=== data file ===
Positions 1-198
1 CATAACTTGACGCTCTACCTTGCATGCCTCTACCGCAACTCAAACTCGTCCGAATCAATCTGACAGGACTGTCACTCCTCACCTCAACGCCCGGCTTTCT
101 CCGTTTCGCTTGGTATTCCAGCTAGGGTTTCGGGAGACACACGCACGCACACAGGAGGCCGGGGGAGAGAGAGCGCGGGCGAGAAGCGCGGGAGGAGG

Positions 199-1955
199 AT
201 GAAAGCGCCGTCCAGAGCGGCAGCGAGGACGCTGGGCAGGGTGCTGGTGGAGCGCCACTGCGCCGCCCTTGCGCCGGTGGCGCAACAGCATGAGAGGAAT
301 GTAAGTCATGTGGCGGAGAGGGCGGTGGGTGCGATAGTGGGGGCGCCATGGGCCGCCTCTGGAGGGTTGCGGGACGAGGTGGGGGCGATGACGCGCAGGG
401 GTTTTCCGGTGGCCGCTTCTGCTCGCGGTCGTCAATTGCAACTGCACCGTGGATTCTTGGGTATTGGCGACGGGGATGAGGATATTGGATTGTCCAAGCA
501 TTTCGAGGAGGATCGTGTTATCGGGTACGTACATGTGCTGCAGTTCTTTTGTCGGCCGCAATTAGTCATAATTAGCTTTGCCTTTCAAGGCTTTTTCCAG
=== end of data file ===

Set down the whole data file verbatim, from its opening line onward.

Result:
Positions 1-198
1 CATAACTTGACGCTCTACCTTGCATGCCTCTACCGCAACTCAAACTCGTCCGAATCAATCTGACAGGACTGTCACTCCTCACCTCAACGCCCGGCTTTCT
101 CCGTTTCGCTTGGTATTCCAGCTAGGGTTTCGGGAGACACACGCACGCACACAGGAGGCCGGGGGAGAGAGAGCGCGGGCGAGAAGCGCGGGAGGAGG

Positions 199-1955
199 AT
201 GAAAGCGCCGTCCAGAGCGGCAGCGAGGACGCTGGGCAGGGTGCTGGTGGAGCGCCACTGCGCCGCCCTTGCGCCGGTGGCGCAACAGCATGAGAGGAAT
301 GTAAGTCATGTGGCGGAGAGGGCGGTGGGTGCGATAGTGGGGGCGCCATGGGCCGCCTCTGGAGGGTTGCGGGACGAGGTGGGGGCGATGACGCGCAGGG
401 GTTTTCCGGTGGCCGCTTCTGCTCGCGGTCGTCAATTGCAACTGCACCGTGGATTCTTGGGTATTGGCGACGGGGATGAGGATATTGGATTGTCCAAGCA
501 TTTCGAGGAGGATCGTGTTATCGGGTACGTACATGTGCTGCAGTTCTTTTGTCGGCCGCAATTAGTCATAATTAGCTTTGCCTTTCAAGGCTTTTTCCAG